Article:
. . .
Saxon was actually one of two Navigators to have a four-hit night, as third baseman Conner Mach (Missouri) went 4-for-5 with two runs scored.

Commodores can't handle Hyannis (
Falmouth fought back in the bottom of the sixth, an inning which seemed to promise more than the single run the Commodores eventually scored. Eric Garcia reached on an infield single to begin the inning, then went first to third on a single to left by Barrett Barnes. Barnes was caught stealing during the next at bat, though, so there was only one man on when Jake Rodriguez singled to right, bringing in Garcia. Jeremy Baltz and Max White both flied out to end the inning, and finish the scoring for the game.
. . .
Eric Garcia (Missouri) went 3-for-5 with two RBIs and two runs scored.

Mizzou in the Minors

The Washington Nationals recently promoted their top prospect, outfielder Bryce Harper, from low-Class A Hagerstown to Class AA Harrisburg, so next week's three-game series is the first chance for Washington, D.C.-area fans to get a look at the Nationals' future.

Harper, the No. 1 pick in last year's Major League Baseball amateur draft, was hitting .318 with 14 home runs and 46 RBIs in 72 games in Hagerstown, but is off to an inauspicious start at the Class AA level, hitting .171 in his first 10 games with Harrisburg.
. . .
Baysox pitcher Rick Zagone (3-6), who has been temporarily bumped from the rotation while Zach Britton is on a minor league rehab assignment from the Orioles, is expected to start on Monday. Zagone said he is eager to face Harper.

"One thing I've learned coming out of the pen is how to be more aggressive attacking the hitters," Zagone said. "You're only going to get one or two innings, so you have to be more aggressive. It's a completely different mindset. But I'm looking forward to getting back into the rotation. I'm looking forward to seeing [Harper]. It's going to be a really good series."

Summer Ball

Not Mizzou related but a good story about summer ball:

High school coach has hand in Cards' success (
Frank Leo had a big hand in shaping the 2011 St. Louis Cardinals, even though you probably have never heard of him. No matter, Albert Pujols and Lance Berkman know him well.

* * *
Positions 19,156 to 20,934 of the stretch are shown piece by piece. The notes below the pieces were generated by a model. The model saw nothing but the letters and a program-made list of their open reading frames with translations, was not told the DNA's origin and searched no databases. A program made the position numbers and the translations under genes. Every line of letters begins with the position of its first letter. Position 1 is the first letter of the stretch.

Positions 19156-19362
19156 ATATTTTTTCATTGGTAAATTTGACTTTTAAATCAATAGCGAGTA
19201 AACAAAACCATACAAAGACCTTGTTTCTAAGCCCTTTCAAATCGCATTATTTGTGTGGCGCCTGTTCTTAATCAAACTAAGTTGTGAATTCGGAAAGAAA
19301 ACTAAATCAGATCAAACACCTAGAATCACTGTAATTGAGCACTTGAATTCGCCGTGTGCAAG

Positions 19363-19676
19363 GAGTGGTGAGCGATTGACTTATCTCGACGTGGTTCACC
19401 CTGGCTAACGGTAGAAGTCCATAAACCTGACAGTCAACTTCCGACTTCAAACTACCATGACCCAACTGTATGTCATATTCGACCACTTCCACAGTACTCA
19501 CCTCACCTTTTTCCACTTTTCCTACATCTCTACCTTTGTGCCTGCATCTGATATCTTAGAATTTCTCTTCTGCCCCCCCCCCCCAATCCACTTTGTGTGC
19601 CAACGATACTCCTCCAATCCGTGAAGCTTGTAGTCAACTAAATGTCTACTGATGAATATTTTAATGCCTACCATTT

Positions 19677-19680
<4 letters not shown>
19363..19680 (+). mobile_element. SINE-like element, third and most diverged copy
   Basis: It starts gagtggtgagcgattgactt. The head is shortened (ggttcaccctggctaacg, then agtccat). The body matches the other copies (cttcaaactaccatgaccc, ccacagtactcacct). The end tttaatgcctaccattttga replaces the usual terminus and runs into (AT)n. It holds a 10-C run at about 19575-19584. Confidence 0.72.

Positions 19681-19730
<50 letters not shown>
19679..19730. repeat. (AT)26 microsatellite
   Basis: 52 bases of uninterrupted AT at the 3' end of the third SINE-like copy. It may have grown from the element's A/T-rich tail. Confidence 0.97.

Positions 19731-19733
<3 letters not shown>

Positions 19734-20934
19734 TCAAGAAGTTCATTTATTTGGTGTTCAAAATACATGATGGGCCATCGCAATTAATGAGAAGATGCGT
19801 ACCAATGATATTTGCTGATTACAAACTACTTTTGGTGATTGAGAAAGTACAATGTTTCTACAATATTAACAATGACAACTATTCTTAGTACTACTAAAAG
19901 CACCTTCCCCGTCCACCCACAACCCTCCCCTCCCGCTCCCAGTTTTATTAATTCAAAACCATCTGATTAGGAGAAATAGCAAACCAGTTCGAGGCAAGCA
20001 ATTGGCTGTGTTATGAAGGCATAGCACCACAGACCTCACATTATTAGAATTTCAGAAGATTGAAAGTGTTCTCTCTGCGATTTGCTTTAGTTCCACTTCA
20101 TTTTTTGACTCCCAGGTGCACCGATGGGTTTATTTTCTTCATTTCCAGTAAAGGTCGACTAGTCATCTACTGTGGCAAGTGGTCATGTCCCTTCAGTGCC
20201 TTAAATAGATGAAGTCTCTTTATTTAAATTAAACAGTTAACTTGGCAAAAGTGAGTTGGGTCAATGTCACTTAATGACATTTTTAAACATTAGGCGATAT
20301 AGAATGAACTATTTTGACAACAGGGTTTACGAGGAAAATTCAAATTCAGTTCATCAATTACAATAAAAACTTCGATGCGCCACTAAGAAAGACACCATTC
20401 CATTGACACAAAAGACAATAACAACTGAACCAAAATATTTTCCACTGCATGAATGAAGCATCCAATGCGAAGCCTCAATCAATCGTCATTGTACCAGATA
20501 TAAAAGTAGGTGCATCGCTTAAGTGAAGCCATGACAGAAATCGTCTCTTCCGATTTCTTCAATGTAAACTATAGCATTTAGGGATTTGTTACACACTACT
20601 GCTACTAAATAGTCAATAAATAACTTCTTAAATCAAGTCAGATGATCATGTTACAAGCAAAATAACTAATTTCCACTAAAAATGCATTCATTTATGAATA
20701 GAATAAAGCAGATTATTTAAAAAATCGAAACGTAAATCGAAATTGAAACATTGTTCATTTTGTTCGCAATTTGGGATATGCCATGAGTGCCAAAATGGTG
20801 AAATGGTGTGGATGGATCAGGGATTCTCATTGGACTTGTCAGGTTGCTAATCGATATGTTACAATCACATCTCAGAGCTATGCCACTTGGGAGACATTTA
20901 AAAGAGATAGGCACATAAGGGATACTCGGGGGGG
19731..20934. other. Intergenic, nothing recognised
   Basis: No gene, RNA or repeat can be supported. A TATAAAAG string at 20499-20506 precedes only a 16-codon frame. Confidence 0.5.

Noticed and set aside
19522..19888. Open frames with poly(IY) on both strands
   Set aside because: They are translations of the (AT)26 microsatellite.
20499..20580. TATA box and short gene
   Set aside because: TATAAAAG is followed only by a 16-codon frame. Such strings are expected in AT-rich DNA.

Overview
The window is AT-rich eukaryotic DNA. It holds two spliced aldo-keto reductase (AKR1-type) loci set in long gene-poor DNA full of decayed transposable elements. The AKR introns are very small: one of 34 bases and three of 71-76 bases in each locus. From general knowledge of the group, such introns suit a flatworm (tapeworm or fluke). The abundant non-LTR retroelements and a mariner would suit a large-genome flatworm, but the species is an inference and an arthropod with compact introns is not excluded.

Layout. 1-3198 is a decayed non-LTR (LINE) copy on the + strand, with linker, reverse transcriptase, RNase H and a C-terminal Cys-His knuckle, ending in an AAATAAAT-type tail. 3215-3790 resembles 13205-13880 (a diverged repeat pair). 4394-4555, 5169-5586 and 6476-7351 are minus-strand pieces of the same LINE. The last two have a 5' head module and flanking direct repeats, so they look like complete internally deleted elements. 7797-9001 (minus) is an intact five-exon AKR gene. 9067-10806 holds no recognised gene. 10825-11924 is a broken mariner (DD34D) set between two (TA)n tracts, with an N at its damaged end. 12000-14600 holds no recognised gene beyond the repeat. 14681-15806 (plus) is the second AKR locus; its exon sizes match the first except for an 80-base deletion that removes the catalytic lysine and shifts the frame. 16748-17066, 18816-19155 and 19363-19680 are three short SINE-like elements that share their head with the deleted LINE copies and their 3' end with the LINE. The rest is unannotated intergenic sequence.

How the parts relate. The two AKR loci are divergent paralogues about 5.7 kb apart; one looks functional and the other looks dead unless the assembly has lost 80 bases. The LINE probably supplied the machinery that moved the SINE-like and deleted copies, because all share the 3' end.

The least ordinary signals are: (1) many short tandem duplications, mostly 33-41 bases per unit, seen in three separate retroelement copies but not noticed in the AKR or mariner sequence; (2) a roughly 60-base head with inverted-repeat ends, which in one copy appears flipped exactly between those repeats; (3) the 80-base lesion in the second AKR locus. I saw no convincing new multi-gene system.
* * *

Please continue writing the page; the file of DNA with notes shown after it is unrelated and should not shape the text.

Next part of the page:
Leo, a baseball lifer, not only coached both players at a key moment in their development — when they were on the cusp of their professional careers — but he also brought both into his home.
. . .
Leo, the coach of Hays High School for the past 28 years, has spent 30 summers coaching the Hays Larks in the Jayhawk Summer Collegiate League, one of the top summer college baseball leagues in the country.

9 Reasons to Follow College Baseball: The Little Things

This is part 6 of our weekly series on 9 reasons to follow College Baseball.

The Little Things = Big Fun

Little cost: A single season ticket for a great reserved seat is $60. That would get you a mediocre seat for a single MU football game. For only $5 you can walk up to the ticket booth 30 seconds before the first pitch of any game and buy yourself a ticket that will get you seated at whatever the best spot is you can nab.

Little travel to the game: The last time you went to see the Cardinals or Royals you spent two hours on the road, fighting traffic to get close to the stadium. Then you paid for parking. It takes me less than 15 minutes to get to Taylor Stadium, and the parking is free.

Little kids: It's great to watch kids having fun at the ballpark. Whether they're making a madcap dash to find a foul ball, or playing catch down by the pavilion, or giggling with their buddies about the bat girls.

Small Ball: The big story of 2011 was the new BBCOR bats. No more aluminum-propelled jackrabbit home runs. The new bats forced college teams to play a new game. Or is it an old game? It's been called "small ball", "inside baseball", and "manufacturing runs", but it's the kind of baseball played by John McGraw's NY Giants back in the early 1900's, and the kind of ball played by Whitey Herzog's Cardinals in the 80's. Chicks may dig the long ball, but the heart of what makes baseball a great game is the bat control and base running and skillful pitching demanded by small ball.

Short games: Between the new bats and some new rules designed to cut down on lolly-gagging, the average time of games in 2011 was significantly down from previous years. Personally, I like nothing better than a double header with two extra-inning 4-1/2 hour games. But your average fan will say baseball is too slow, and the college game has stepped up to the plate and provided a quicker game.

Short season: Some sports fans may think I'm crazy on this one. But I appreciate that the college baseball regular season starts and finishes within the span of about 15 weeks. For people who have lives outside the world of fandom, trying to devote attention to the major league baseball season for 6 or 7 months is difficult. For me, 3-1/2 months feeds my passion, while leaving me plenty of time for the truly important things in life. Of course, I'd be delighted if the Tigers were to add an extra month onto that season each year.

And one Big thing:

The Big 12 (9/12ths): In this small park just a short trip from home, fans can sit through short games and watch small ball played between the Missouri Tigers and the teams representing a conference on the short list of the best in the nation. No matter which conference team is on the weekend schedule, the games are sure to be hard fought and exciting, and the opposing roster is almost guaranteed to include future Major Leaguers. The worst Big 12 team in any given year is still going to be a formidable opponent.

Wednesday, July 20, 2011

Mizzou Baseball Recruits